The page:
A disciple of Sheik Abou’l Hasan Schadheili, Omar was revered for his ability to cure sickness through prayer. Exiled for an unknown reason from his home region to a desert cave in Ousab, Omar ate bitter berries to keep from starving and tried roasting them to reduce the bitterness. Fortunately, roasting the berries hardened them so much that he had to boil them so they would be soft enough to eat. After drinking brown liquid resulting from boiling these beans, Omar discovered he was so revitalized that he survived his exile, returned to his home with proof of this “miracle medicine” and was later canonized for his “invention”.
17th Century Europeans Get Addicted To Coffee
Europeans traveling to the Near East in the 1600s returned with tales about an unusually aromatic, dark beverage that made them feel energetic and euphoric. Traders eagerly rushed to the Near East to trade their wares for coffee, which they brought back to Europe in large quantities. Once again, however, religious people and clergymen objected to coffee and its mind-altering properties and even asked Pope Clement VIII to intervene in the great coffee debate. But when the Pope tasted a cup of coffee for himself, he found it so satisfying he immediately awarded it the Papal Seal of Approval.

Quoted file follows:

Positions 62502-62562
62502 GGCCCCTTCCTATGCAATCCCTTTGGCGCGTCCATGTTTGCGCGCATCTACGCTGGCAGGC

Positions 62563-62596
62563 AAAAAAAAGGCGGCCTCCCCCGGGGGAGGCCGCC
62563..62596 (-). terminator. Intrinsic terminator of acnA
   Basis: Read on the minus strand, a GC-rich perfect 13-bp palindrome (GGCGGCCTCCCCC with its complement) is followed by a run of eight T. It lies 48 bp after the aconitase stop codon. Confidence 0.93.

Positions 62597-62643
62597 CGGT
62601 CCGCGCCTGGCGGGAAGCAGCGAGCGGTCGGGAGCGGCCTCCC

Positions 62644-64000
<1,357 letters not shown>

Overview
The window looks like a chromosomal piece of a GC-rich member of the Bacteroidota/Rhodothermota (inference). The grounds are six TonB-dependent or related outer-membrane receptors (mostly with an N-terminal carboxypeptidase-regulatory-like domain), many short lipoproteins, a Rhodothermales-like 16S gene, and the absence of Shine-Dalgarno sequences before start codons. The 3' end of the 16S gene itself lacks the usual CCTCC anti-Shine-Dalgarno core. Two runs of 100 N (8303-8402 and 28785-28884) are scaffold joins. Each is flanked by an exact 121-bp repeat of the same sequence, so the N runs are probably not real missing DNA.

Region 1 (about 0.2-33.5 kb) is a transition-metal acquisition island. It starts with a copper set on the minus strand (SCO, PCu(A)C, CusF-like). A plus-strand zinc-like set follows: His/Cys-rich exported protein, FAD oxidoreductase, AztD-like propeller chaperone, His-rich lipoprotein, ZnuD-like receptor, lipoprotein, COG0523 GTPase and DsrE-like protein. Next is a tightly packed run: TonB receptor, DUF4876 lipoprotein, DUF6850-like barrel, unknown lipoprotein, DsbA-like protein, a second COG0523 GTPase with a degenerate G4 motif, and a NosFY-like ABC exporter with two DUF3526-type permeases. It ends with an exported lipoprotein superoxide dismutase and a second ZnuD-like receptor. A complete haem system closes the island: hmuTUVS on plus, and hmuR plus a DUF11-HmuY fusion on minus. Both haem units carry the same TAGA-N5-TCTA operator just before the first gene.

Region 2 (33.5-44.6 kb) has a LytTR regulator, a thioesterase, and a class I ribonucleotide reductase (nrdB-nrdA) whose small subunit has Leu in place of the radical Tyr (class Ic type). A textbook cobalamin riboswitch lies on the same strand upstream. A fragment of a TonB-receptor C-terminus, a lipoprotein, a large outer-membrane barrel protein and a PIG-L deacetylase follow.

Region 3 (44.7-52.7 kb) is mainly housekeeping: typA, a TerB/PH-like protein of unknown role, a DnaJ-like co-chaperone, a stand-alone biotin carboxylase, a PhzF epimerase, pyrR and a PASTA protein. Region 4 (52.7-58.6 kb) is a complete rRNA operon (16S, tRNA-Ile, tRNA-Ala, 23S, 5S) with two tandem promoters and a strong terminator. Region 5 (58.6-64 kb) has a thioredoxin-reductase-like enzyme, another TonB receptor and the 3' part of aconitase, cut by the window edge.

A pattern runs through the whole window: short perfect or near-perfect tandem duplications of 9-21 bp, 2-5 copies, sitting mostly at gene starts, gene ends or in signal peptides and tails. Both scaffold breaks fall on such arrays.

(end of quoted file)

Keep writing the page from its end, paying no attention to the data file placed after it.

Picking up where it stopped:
Enrollment in Penny Universities Explodes
Once coffee earned the Pope’s blessing, European coffee houses sprung up like wildfire in all major cities. As bustling centers of conversation, communication and social activity, these coffee houses became known as “penny universities” because patrons could buy a cup of hot, steaming, aromatic coffee for one penny. Historians estimate London had over 350 “penny universities” operating in the 17th and 18th centuries where patrons included a fascinating mix of merchants, investment brokers, artists and captains of trading ships. One famous business developed out the Edward Lloyd’s Coffee House–the Lloyd’s of London.
Coffee or Tea in the 1700s? In America–It’s Coffee
Although coffee houses enjoyed immense popularity, tea remained the favored drink in newly colonized America until King George, overwhelmed with greed, laid a steep tax on tea. Naturally, the colonists revolted and the Boston Tea Party of 1773 turned “unpatriotic” tea drinkers into patriotic coffee drinkers, forever making coffee America’s #1 preferred beverage after the American Revolution.
No Coffee, No Coffee Cantata
In the mid 1700s, Johann Sebastion Back worked as a cantor in Leipzig at the St. Thomas Church. While visiting a coffee shop called the Cafe Zimmermann, Bach composed the Schweigt stille, plaudert nicht, a Kaffeekantate (coffee cantata) about a young women who pleads with her hardheaded father to let her continue drinking her beloved beverage–coffee. One of the lines of Bach’s cantata states “Oh, how sweet coffee does taste…better than a thousand kisses…milder than muscat wine”.